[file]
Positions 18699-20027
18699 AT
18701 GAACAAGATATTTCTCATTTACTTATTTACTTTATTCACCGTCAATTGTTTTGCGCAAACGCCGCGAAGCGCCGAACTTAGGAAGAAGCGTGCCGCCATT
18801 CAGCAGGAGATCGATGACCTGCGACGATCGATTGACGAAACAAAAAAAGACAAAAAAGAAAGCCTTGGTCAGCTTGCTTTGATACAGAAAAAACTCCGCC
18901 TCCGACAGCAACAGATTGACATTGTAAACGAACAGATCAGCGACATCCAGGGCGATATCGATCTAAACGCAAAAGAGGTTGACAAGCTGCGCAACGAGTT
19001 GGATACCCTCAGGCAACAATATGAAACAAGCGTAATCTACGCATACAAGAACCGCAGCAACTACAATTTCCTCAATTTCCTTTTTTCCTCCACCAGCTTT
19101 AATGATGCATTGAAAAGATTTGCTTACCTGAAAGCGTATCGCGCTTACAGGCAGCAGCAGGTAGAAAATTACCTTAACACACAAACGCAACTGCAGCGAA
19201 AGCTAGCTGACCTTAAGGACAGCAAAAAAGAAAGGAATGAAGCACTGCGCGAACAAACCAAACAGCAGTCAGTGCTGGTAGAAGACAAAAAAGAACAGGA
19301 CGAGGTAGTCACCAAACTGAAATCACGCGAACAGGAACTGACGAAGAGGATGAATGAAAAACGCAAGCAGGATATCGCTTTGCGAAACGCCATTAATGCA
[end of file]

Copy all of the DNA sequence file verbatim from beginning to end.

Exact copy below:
Positions 18699-20027
18699 AT
18701 GAACAAGATATTTCTCATTTACTTATTTACTTTATTCACCGTCAATTGTTTTGCGCAAACGCCGCGAAGCGCCGAACTTAGGAAGAAGCGTGCCGCCATT
18801 CAGCAGGAGATCGATGACCTGCGACGATCGATTGACGAAACAAAAAAAGACAAAAAAGAAAGCCTTGGTCAGCTTGCTTTGATACAGAAAAAACTCCGCC
18901 TCCGACAGCAACAGATTGACATTGTAAACGAACAGATCAGCGACATCCAGGGCGATATCGATCTAAACGCAAAAGAGGTTGACAAGCTGCGCAACGAGTT
19001 GGATACCCTCAGGCAACAATATGAAACAAGCGTAATCTACGCATACAAGAACCGCAGCAACTACAATTTCCTCAATTTCCTTTTTTCCTCCACCAGCTTT
19101 AATGATGCATTGAAAAGATTTGCTTACCTGAAAGCGTATCGCGCTTACAGGCAGCAGCAGGTAGAAAATTACCTTAACACACAAACGCAACTGCAGCGAA
19201 AGCTAGCTGACCTTAAGGACAGCAAAAAAGAAAGGAATGAAGCACTGCGCGAACAAACCAAACAGCAGTCAGTGCTGGTAGAAGACAAAAAAGAACAGGA
19301 CGAGGTAGTCACCAAACTGAAATCACGCGAACAGGAACTGACGAAGAGGATGAATGAAAAACGCAAGCAGGATATCGCTTTGCGAAACGCCATTAATGCA